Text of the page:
Krimsky has been interim dirctor since October, after Harvey Schiller left the USOC to become president of Turner Sports. More than 90 candidates had submitted resumes when the deadline for applications closed last Tuesday.

Although he said last weekend that he was still deciding whether he wanted the job, Krimsky has emerged as a leading contender. There has been no deadline set for filling the job, although Walker has talked of having a new director in place by this summer.

While that search goes on, the USOC is dealing with other issues, many of which should come to a head at a board of directors meeting in Orlando, Fla., in April.

It has appointed task forces to try to recruit more women and minorities in leadership roles, and has set up a panel with the NCAA to study the impact on Olympic sports of university budget cuts caused by genderequity laws.

Federal acts mandating equal athletic opportunities for college men and women have forced some schools to drop long-established programs, such as wrestling or men’s gymnastics. That puts an added strain on the USOC’s training facilities and budgets.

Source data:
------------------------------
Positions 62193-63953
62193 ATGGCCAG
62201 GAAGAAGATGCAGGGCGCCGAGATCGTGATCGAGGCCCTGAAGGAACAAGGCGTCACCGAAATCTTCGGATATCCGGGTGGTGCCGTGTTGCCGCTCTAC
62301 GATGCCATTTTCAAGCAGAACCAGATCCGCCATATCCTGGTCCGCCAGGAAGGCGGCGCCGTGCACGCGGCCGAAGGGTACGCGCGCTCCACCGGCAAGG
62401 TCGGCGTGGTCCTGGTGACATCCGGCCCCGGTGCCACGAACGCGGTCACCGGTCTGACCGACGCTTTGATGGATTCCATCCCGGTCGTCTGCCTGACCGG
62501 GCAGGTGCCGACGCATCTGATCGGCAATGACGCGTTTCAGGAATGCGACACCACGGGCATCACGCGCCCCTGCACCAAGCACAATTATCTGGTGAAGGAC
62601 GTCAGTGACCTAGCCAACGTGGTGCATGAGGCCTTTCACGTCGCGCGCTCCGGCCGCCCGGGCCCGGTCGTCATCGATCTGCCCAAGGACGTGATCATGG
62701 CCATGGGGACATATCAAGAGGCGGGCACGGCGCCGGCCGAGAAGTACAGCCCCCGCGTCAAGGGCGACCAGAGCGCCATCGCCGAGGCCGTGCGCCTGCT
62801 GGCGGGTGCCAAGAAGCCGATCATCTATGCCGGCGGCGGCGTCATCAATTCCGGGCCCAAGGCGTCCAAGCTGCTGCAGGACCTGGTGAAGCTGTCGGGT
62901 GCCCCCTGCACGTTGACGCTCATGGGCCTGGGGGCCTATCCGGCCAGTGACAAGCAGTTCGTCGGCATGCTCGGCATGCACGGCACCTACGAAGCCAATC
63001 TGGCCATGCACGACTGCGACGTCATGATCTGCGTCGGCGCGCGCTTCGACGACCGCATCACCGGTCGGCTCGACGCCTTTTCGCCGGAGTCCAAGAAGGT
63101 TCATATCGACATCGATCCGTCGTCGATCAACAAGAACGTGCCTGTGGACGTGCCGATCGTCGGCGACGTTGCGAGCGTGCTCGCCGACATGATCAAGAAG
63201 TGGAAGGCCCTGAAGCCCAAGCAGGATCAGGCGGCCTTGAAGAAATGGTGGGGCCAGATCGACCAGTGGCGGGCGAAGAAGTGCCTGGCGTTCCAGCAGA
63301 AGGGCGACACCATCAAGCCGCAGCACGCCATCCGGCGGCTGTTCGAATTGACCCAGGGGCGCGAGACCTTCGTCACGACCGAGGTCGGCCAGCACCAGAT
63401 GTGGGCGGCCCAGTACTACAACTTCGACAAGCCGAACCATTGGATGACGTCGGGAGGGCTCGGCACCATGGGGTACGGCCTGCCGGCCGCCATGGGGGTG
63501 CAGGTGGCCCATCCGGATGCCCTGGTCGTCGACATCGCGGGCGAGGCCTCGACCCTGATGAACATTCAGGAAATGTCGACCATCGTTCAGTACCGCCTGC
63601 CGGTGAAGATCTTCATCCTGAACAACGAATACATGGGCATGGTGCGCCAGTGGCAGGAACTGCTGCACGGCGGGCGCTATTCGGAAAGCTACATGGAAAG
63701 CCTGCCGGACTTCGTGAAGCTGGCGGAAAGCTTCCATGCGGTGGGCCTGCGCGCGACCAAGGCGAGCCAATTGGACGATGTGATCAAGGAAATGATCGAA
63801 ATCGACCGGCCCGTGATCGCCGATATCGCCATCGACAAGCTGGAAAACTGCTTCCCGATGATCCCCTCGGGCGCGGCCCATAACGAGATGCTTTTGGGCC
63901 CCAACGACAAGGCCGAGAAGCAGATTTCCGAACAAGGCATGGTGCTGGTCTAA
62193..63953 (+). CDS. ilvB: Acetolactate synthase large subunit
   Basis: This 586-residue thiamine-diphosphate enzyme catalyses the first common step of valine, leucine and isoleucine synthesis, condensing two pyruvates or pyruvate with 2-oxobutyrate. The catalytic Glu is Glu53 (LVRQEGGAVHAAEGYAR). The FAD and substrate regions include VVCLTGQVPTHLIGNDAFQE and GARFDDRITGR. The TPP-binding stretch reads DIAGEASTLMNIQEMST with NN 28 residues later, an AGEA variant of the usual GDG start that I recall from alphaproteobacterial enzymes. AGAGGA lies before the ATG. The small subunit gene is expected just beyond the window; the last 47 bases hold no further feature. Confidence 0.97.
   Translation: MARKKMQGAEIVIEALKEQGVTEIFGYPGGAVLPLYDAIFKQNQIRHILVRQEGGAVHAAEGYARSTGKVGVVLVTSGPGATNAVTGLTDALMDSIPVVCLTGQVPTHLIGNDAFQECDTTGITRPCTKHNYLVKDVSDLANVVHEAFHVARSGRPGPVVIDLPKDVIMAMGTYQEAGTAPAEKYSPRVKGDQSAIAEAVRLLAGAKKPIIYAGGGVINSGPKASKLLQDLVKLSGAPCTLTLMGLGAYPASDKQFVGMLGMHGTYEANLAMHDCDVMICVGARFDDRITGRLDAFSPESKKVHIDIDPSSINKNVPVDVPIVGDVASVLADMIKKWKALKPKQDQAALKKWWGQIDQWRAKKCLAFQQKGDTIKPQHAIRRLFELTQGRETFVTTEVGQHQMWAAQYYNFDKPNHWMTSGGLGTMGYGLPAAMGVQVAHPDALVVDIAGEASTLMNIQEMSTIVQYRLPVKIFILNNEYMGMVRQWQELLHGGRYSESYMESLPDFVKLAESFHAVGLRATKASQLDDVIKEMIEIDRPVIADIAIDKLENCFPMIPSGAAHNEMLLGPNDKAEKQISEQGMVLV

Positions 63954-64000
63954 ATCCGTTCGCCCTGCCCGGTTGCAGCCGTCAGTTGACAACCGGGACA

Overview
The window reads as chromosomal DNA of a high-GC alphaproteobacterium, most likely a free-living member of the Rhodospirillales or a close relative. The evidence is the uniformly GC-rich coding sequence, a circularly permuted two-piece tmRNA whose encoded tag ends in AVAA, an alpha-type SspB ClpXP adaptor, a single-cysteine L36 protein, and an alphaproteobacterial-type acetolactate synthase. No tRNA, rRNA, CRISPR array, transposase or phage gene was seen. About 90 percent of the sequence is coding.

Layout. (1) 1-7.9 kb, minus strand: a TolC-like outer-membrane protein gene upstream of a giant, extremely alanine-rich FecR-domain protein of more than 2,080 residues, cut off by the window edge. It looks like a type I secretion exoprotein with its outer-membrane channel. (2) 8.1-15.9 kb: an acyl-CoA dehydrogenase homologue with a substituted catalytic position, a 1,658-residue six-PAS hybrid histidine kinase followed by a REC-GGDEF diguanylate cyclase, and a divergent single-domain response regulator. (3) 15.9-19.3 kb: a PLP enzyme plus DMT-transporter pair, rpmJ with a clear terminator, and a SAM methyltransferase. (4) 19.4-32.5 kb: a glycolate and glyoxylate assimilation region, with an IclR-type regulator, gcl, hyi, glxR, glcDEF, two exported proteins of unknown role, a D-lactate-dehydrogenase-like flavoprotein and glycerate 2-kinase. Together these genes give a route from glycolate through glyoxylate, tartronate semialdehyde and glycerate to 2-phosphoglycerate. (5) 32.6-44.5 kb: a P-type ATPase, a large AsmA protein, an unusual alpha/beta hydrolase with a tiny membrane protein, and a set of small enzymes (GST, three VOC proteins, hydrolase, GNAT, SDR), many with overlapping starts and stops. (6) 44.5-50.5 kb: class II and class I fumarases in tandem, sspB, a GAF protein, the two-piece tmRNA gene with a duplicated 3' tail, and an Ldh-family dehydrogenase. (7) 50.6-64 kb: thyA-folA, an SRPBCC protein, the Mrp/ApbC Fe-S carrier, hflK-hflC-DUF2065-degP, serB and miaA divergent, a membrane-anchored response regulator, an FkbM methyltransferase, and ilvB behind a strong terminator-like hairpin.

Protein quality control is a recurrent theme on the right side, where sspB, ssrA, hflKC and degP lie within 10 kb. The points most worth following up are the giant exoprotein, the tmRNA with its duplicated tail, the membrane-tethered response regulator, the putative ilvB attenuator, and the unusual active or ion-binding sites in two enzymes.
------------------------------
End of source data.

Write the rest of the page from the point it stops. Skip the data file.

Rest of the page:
“With some sports, it’s a real crisis,” Walker said. “Others have handled it fairly well. But gender equity has had an impact. We are very concerned with what is happening in colleges in Olympic sports that are on the bubble.”

NCAA athletes, of course, cannot accept corporate endorsements or other outside money to help them with their training. And that’s why so many terrific athletes postpone or even pass up college to prepare for an Olympics.

The new task force needs to do two things:

1. Find a way to change or circumvent the NCAA regulations about outside income. Swimmer Janet Evans or gymnast Scott Keswick should be able to train for an Olympics without having to be blackballed now and forever by the NCAA.

2. Get college facilities more involved in the Olympic mix, allowing young people who show Olympic promise to use, for example, the UCLA gym or the Texas pool or the weight room at Nebraska.

The USOC also is reshaping its code of conduct for Olympic athletes, trying to make sure it doesn’t encounter a repeat of last winter’s Tonya Harding-Nancy Kerrigan fiasco in which Harding sued for $25 million to keep her place on the Winter Games figure skating team.